Economies of Life argues cogently that there is a ‘default assumption that there is only one economy in our lives – the economy which is the one based on money. Our position is that there are many economies, of which the one based on money is just one, and that they all contribute to the health and sustainability of our shared lives’. To extend this thinking, money is the currency of trade, and art is the currency of experience.
In his collection of five essays, Bill Sharpe uses the principles of ecological thinking to redefine our hitherto narrow understanding of terms like economy and value. The essays consider – with poetic sensitivity and intellectual clarity – what keeps each economy healthy, what sort of wealth each one accumulates and what sort of policies are most supportive of innovation and sustainability in a changing world.
Bill Sharpe and a small group of other IFF members, working with the Watershed Media Centre in Bristol, took as the starting point for their inquiry the question ‘Can we help people who fund the arts develop better policies if we use ecological thinking to understand how the arts work in society and in the economy?’
The insights resulting from Economies of Life offer an ecologically informed and dynamic framework for understanding creativity, the arts and how the arts should be funded into the future.
The Five Essays
- Homo ecologicus, Homo economicus, Homo poeticus
- Patterns of Shared Life
- Art is the Currency of Experience
- Economies of Life
- Producing the Future
McMurtry’s work offers a contribution to the understanding, as well as to development of standards for the measurement, of human well-being, so that progress and regress may be interpreted in ways that mainstream economic criteria neglect or fail to ascertain, both in theory and in practice. The importance of determining novel standards and indicators is considerable, and widely acknowledged by many academics and politicians (for example, the 2008–2009 Stiglitz-Sen-Fitoussi Commission created by the French Government), but above all it is important to reconceptualise economic phenomena so as to re-orient them in line with life-based criteria.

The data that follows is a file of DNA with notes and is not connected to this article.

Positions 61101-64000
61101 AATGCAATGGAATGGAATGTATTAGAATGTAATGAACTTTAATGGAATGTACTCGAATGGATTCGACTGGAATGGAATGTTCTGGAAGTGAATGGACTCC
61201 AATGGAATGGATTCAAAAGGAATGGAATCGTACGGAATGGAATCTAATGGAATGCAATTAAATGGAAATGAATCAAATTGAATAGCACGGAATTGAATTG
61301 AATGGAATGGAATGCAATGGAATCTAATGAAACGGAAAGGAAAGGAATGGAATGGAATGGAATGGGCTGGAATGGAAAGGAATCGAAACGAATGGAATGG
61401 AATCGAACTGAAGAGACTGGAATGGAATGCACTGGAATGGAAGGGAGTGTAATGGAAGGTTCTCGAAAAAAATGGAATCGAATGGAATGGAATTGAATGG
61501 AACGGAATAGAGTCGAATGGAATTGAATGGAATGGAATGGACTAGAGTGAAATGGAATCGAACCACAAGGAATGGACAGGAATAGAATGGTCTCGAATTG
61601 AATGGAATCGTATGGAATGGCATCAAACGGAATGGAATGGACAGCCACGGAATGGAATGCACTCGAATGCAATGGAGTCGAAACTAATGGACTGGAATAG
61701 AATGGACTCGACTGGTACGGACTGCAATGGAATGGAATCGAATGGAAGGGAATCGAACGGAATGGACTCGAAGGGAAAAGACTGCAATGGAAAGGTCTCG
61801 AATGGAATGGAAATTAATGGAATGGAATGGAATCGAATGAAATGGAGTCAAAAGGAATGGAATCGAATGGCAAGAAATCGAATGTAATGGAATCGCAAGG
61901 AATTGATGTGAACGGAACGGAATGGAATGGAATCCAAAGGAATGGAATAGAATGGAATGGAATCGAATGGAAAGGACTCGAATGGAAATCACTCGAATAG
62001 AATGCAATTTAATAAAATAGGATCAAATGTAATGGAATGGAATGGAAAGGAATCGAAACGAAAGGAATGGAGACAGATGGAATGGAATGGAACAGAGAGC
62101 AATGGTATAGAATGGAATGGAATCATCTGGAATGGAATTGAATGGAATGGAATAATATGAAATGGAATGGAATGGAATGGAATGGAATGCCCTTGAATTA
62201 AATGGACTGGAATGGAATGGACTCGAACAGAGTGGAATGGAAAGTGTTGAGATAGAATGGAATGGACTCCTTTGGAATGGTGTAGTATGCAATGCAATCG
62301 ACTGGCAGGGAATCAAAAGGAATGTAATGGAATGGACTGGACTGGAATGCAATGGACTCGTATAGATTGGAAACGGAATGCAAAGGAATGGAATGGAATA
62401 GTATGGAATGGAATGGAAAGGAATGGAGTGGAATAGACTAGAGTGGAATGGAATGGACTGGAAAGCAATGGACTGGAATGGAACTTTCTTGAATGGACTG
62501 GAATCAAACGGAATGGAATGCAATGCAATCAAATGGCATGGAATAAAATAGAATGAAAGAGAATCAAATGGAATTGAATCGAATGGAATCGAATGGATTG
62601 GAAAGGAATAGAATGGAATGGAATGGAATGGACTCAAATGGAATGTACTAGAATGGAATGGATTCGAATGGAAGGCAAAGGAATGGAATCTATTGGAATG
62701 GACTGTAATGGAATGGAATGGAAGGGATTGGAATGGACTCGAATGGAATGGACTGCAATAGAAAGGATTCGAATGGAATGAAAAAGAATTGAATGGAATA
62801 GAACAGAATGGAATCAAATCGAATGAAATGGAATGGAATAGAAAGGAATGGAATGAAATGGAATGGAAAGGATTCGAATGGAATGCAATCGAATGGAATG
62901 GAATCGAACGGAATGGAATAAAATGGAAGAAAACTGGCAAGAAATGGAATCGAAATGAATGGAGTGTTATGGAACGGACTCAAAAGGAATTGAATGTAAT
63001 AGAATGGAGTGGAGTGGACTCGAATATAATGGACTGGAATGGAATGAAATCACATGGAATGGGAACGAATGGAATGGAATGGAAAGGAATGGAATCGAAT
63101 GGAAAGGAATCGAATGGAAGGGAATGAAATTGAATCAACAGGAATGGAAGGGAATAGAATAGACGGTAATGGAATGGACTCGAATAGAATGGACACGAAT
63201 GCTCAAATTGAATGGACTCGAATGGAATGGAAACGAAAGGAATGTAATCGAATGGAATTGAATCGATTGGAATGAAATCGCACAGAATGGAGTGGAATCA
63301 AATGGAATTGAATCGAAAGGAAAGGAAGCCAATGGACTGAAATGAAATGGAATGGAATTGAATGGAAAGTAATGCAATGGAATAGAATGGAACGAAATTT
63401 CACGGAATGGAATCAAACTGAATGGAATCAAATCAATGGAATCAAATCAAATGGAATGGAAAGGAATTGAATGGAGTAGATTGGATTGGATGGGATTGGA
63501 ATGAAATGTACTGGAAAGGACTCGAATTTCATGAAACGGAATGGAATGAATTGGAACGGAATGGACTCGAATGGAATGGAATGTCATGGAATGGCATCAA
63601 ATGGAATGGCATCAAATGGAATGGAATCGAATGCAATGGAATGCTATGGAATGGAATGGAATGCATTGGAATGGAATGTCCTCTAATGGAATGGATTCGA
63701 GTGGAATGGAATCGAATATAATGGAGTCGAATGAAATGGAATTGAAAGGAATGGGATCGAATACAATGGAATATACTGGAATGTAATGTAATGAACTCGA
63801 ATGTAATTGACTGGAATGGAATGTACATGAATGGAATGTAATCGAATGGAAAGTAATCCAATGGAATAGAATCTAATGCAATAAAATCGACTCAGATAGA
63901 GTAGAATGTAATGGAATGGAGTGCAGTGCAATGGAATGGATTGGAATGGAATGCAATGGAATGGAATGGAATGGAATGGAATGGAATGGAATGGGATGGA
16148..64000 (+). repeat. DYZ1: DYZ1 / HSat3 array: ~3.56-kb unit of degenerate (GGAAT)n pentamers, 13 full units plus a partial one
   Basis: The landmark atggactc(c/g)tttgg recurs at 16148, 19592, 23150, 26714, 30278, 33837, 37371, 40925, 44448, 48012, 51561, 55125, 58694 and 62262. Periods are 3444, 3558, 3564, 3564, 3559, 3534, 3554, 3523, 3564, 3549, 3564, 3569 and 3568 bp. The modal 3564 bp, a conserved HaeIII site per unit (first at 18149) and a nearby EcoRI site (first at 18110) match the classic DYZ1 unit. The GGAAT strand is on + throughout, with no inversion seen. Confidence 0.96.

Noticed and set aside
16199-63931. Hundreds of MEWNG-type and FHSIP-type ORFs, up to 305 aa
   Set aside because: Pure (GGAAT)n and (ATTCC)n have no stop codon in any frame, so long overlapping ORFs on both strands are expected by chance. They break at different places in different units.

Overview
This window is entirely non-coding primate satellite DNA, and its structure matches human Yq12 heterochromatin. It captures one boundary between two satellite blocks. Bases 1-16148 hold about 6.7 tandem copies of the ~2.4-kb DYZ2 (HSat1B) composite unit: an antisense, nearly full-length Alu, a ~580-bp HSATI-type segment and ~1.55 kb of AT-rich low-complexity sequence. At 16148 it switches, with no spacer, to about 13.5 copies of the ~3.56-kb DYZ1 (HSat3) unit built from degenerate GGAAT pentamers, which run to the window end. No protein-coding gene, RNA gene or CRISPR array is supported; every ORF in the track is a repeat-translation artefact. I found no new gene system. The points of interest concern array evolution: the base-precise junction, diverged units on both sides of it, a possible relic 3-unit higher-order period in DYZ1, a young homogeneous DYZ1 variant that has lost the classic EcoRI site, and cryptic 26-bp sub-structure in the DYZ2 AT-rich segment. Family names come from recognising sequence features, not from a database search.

First, it has already been highlighted that the type of ‘growth’ conceptualised and pursued in today’s global market has had systemic negative effects upon life at many levels, to the point of making possible the explanation of said implications by means of a cancer-based explanatory model. ‘Real capital’ as ‘life capital’ is both unseen and harmed by standard economic thought (CSC2013, p. 12).
Second, in the wake of the current economic crisis, the same global market has been proven equally unable to attain ‘growth’ on its own life-blind terms, that is, in terms of pecuniary aggrandisement for money investors and/or managers (cf. Crotty, 2000). ‘Real capital’ as sheer ‘money’ is not there either, especially if one considers that the vast meltdowns of the last few decades have been caused by speculative bubbles in exponentially ‘leveraged’ masses of currency without any ‘grounding’ in ‘a medium of exchange and capital’ such as ‘gold, labour, or livestock’ (CSC2013, p. 12).
The system’s inherent rationality, which economics textbooks presuppose, is to be seriously questioned, and that is what McMurtry’s work does, consistent with Castoriadis’ (2005a, p. 129) poignant characterisation of the Socratic role that philosophers are expected to play in genuinely democratic societies: the possibility and the ability to call established institutions and significations into question. Whether he will be listened to, we do not know. However, responding to a cancer diagnosis by avoiding what alone can work is fatal.
John McMurtry shows that a false economic paradigm holds the world in thrall to a global corporate death system masked as market freedom. Liberation is explained as grounded in humanity’s repressed life-value code, life capital bases and civil commons organization which unify across distances and differences.
Genevieve Vaughan has published her third book regarding the reality and transformative potential of the gift economy, a logic and matrix of practices that imply the liberation of all genders. The new theory provides solutions to the most urgent need in neoliberal capitalist societies: to overturn the civilizational crises that capitalism and patriarchy have caused with the distortion and appropriation of the Gift. The Gift in the Heart of Language provides sobering and mind-altering perspectives on the gift economy in all of its manifestations. The Gift has mostly been discussed in sociology and anthropology, and in relation to Indigenous people. Vaughan’s contribution is to have made its presence visible in many other fields, where it is taken for granted but where it, in fact, represents the pillar holding societies together. Where French feminism has invented bisexual or feminine writing, Vaughan shows that language, itself, is maternal at its root, not part of the Symbolic, or a symptom of the Law of the Father (Lacan). She shows that the Gift is a more typical matrix of values and worldview among women, but not exclusively so. References to societies still engaged in ecosocially sustainable gift practices serve to explode the taken-for-granted views claiming that patriarchy and exchange have been universal and without alternative.